• Governor Dayton's Veto Pen Finds Its First Target
  • March 3, 2011 | Author: Julie L. Perrus
  • Law Firm: Larkin Hoffman Daly & Lindgren Ltd. - Minneapolis Office
  • It only took Governor Mark Dayton two hours to reject the first bill to reach his desk, vetoing the Republican majority’s first attempt at budget-cutting. House File 130, passed by the House and Senate on party-line votes, would have cut more than $901 million in state spending and extended the cuts made during last year’s special session. Dayton’s action underscores why many expect this session to be as challenging as any we have witnessed in recent years.

    The budget legislation would have made close to $600 million in cuts to various tax aids and credits, primarily to city and county aid and the renter’s credit, $185 million in cuts to higher education, and $47.5 million to health and human services programs. In addition, the bill required that Governor Dayton cut $100 million in unencumbered state spending before June 30. The bill did not identify where those cuts should be made.

    In his veto message, Dayton criticized the approach taken by the Republican leadership. According to estimates by the Department of Revenue, the bill would have raised property taxes by $428 million in the next biennium. According to the veto letter delivered by the governor, “[i]t would be a terrible mistake to target tax increases on the middle-class, on seniors, on lower-income renters, and on small businesses, while largely protecting the wealthiest Minnesotans from paying a fairer share of taxes.”

    Dayton was also clearly frustrated with the Republican’s efforts to require him to make additional budget cuts. “[Y]ou would abdicate your responsibility to make those difficult spending choices and your power to determine those cuts to an appointed official of the Executive Department. That is both inappropriate and unconstitutional,” wrote Dayton. Finally, Dayton said that a “piecemeal approach” to addressing the state’s budget issues was inappropriate, calling for a comprehensive solution that considers all options and allows for public input.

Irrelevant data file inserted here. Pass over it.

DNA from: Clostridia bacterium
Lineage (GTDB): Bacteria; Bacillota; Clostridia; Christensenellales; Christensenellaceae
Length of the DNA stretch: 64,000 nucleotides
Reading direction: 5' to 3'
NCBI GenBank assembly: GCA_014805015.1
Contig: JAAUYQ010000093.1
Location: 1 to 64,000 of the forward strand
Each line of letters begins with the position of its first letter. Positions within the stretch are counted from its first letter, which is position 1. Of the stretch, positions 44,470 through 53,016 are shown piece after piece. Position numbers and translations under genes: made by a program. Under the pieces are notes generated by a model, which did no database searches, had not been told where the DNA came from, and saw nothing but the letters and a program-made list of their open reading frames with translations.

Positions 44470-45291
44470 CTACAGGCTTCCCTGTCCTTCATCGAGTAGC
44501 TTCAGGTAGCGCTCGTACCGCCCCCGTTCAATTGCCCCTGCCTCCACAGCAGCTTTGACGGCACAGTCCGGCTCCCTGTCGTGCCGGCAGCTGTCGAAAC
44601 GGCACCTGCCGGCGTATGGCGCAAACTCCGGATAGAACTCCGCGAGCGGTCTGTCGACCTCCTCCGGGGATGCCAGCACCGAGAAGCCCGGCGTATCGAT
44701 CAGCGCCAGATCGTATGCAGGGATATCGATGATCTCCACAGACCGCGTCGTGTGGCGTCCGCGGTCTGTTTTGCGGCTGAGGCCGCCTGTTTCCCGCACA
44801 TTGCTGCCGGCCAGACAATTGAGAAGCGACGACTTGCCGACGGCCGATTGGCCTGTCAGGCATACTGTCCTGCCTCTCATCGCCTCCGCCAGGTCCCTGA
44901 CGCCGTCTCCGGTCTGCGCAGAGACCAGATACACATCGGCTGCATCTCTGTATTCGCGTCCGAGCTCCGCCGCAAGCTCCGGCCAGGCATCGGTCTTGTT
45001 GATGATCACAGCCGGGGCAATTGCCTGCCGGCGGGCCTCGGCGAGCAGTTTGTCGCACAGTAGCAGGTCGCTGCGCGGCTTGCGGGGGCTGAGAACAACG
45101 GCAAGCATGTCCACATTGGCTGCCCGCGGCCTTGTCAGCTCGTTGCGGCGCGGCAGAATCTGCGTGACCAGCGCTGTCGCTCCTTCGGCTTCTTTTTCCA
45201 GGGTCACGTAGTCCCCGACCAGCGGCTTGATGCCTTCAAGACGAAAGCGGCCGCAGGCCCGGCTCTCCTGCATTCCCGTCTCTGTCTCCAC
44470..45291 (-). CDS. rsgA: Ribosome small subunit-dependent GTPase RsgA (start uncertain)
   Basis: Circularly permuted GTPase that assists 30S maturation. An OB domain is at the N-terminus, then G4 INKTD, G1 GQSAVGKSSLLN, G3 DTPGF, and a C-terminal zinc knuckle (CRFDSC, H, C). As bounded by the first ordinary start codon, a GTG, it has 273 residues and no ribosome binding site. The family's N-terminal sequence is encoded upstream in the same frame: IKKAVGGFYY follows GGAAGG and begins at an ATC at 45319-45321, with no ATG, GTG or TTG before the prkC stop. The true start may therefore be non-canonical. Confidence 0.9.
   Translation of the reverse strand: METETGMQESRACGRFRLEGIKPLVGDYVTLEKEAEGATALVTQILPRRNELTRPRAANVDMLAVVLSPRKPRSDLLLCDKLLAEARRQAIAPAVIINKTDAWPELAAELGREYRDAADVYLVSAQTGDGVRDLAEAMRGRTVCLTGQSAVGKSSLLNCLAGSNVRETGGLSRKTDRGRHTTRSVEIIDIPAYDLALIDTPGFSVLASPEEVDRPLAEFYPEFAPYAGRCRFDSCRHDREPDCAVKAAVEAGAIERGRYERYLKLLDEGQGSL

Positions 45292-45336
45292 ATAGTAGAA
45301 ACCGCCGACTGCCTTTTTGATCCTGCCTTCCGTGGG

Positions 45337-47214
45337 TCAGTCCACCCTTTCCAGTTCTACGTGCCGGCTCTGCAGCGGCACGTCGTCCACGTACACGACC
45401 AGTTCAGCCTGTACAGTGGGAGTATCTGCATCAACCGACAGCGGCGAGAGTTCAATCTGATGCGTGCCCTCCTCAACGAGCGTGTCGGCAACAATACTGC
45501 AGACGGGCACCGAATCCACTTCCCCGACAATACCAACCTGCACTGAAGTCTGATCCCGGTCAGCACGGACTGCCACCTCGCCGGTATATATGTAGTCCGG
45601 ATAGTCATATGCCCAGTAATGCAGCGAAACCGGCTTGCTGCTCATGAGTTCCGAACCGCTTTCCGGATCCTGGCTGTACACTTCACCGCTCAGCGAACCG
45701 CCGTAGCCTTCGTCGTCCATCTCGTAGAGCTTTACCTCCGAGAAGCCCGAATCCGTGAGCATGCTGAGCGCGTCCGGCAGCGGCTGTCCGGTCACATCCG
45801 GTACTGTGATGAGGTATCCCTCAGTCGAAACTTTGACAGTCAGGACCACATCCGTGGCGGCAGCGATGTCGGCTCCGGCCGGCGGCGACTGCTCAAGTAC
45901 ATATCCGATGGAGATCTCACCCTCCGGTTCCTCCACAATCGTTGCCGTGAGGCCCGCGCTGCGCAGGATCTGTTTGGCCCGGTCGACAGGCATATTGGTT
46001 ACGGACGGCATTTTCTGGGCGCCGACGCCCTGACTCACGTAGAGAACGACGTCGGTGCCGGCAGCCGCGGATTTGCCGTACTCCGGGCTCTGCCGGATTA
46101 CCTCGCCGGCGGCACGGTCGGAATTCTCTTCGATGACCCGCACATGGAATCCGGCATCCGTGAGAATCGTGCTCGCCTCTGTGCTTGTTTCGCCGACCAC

Republican leadership quickly responded to the veto. From House Speaker Kurt Zellers, R-Maple Grove: “Every governor gets his first veto letter, and his first good kick in the shins.” Zellers and Senate Majority Leader Amy Koch, R-Buffalo, said they were “disappointed” to see the veto. They said they offered the budget-reduction bill before the February forecast in good faith. Koch said she is hopeful that this is not a sign of how the debate will go throughout the session.

    In the wake of Governor Dayton’s veto, the House also passed a resolution establishing legislative deadlines for 2011. There is no yearly deadline for the introduction of bills. However, each year the legislature establishes deadlines for committee action on bills. Generally, the first deadline is for committees to act favorably on policy bills in the house of origin. The second deadline is for committees to act favorably on bills, or companion bills, that met the first deadline in the other house. The third deadline is for divisions of the House and Senate Committees on Finance to act favorably on omnibus appropriation bills.

    This year, however, the Republican leadership has changed the playing field. Reflecting their commitment to addressing the state’s budget shortfall quickly and before policy issues are addressed, the following committee deadlines were set:

    • March 25, all finance bills must be out of their committees and sent to the House Ways and Means  Committee for review;
    • April 29, the first deadline for policy bills; and
    • May 6, the second deadline for policy bills.

    Requiring that all finance bills be delivered to the House Ways and Means Committee by March 25 does not automatically mean that early votes will be taken on the floor. However, it does provide a significant amount of time for negotiation of a budget package before the end of session in May. Governor Dayton will present his budget this Tuesday, February 15th. The governor’s budget, and the Republican leadership’s response, should provide some insight into just how protracted those negotiations may become.